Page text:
Sabra also further spoke to the nature of ISIS and its actions during his portion of the talk.

“ISIS is a kind of newborn of Al-Qaeda in Iraq,” said Sabra, though he was careful to note several key differences between ISIS and Al-Qaeda, such as ISIS’s focus on the “near-enemy” as other Muslims in the Middle East, while Al-Qaeda focused on the far enemy, namely the West.

The two concluded the talk by fielding several questions from the audience, including those about the financial stability of ISIS, which they discussed as largely funded by selling oil and stolen antiques, and the possibility of a Kurdish state.

The talk was primarily organized by UCSB’s History Club, with help from Phi Alpha Theta, a history honors society. “We had great collaboration with both the Political Science Society and department,” said Darren Chen, a fourth year history of public policy major and one of the organizers of the event. “In fact, the UCSB Political Science Department agreed to fund the entire talk despite the fact that it was being presented by history professors. Their help and collaboration was definitely my favorite part of organizing the talk.”

“The event was solely advertised by social media,” said Chen,  “I believe it became popular… [because] we presented the topic from a historian’s perspective as well as the fact that we organized the talk in light of recent events.” The event listed 379 attending on Facebook, exceeding the organizers expectations and prompting a move to a larger venue.

Chen’s co-organizer, Grant Stanton, a third year double major in history and political science, spoke to their motivation to give a historical grounded talk. “People understand vaguely what ISIS is and what they’re doing but not remotely as much as to where they came from and the underlying tendencies that gave rise to such an explosive and global force,” said Stanton, “this isn’t just a single, political, event but rather it’s the fruition of years and years of disparate historical forces manifesting themselves in violence.”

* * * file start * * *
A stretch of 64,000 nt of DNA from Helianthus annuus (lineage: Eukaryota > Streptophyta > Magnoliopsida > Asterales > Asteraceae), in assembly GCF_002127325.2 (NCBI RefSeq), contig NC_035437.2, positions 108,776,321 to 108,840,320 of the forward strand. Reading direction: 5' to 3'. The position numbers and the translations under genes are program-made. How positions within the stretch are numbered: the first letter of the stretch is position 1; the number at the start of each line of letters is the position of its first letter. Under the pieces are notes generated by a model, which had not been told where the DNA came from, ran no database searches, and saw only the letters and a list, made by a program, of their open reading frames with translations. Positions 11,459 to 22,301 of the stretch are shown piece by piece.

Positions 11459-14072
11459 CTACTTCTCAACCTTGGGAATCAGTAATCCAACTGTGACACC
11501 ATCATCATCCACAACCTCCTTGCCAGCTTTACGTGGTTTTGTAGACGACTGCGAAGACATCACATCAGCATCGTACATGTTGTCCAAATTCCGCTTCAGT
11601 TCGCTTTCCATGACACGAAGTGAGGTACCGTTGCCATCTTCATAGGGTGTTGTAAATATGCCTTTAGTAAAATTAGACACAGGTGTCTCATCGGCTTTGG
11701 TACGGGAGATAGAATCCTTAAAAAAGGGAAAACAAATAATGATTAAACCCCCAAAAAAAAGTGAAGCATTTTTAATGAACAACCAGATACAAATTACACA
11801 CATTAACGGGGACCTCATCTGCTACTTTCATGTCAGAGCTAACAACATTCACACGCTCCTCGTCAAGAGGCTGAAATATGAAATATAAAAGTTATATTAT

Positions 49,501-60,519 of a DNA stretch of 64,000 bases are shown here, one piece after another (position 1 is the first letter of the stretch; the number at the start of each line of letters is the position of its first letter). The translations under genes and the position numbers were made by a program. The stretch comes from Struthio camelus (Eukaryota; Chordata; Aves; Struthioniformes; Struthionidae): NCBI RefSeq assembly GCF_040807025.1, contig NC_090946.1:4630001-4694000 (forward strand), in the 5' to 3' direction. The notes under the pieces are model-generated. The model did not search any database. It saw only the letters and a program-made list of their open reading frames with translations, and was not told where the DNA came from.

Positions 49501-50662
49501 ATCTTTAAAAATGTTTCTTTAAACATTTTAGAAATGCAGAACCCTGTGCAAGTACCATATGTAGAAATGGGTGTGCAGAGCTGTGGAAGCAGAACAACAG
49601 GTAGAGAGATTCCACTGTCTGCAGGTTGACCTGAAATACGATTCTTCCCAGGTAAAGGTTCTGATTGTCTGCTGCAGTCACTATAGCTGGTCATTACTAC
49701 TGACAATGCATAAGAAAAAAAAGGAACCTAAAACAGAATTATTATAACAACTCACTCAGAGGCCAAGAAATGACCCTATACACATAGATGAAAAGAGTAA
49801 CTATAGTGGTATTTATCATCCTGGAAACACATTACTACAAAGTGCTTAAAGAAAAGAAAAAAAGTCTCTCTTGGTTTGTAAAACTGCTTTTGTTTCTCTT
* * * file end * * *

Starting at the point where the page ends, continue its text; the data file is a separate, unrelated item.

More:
4 COMMENTS

  1. “This group [ISIS] does not emerge out of a sudden Islamic tendency for beheading,” Seikaly said, before elaborating on the role of authoritarian regimes in the region. Seikaly noted a deep kind of sectarianism in the region—some of which was organic, some of which was incited by the U.S. as well as Iranian and Saudi Arabian governments. “These different interests benefit from a lack of unity,” she said, pointing to the ways in which tensions between Sunni and Shiite groups have been aggravated.

    “Sectarianism didn’t just happen,” said Sabra. “People didn’t automatically go for a gun and start shooting people of a different ethnicity or religion.”

    Actually, Sunnis and Shia have been killing each other ever since their little disagreement over who should have succeeded Mohammad back in the 7th century.

    Unfortunately, here we have yet another instance of two professors blaming the West and US for all the maladies that inflict the Middle East rather than those folks taking responsibility for their own failures and the horrors going on in that part of the world.

    I prefer to take the word of ISIS themselves as they ascribe their beheadings and burning people alive to the glories of Allah. Every time they commit one of these atrocities, they tell us in no uncertain terms why they do it.

    ISIS is just the latest manifestation of militant Islam. Yet, if we speak out on behalf of human rights for the Christians and Yazidis in the Middle East, we are accused of being racist Islamophobes even though the human rights abuses are being committed by the other side.

    But that’s what professors do these day: They turn the facts on their heads.

  2. It all depends how far back in history we care to take it. There has always been a revanchist rankling ever since the Moors were kicked out of southern Europe, ending in the Muslim defeat at the Gates of Vienna in 1680 and the Great Turkish war leading to the final defeat of the Ottoman Empire in 1918.

    The establishment of the state of Israel in 1948 was a final slap in the face which could always be used as a further rationale for the growth of ISIS. Indeed they often say that once they have total control of Iraq, Syria and Jordan, they’ll turn their sites on the last insult to the Arab world, Israel.

    So, we have all that to look out for.

  3. Read the latest at Jihad Watch by William Kilpatrick-“Needed: A new Church Policy Towards Islam”. In three parts. I’ve read it. It’s now one of my “go-to” articles. Like Robert suggests; after you read it, spread it around.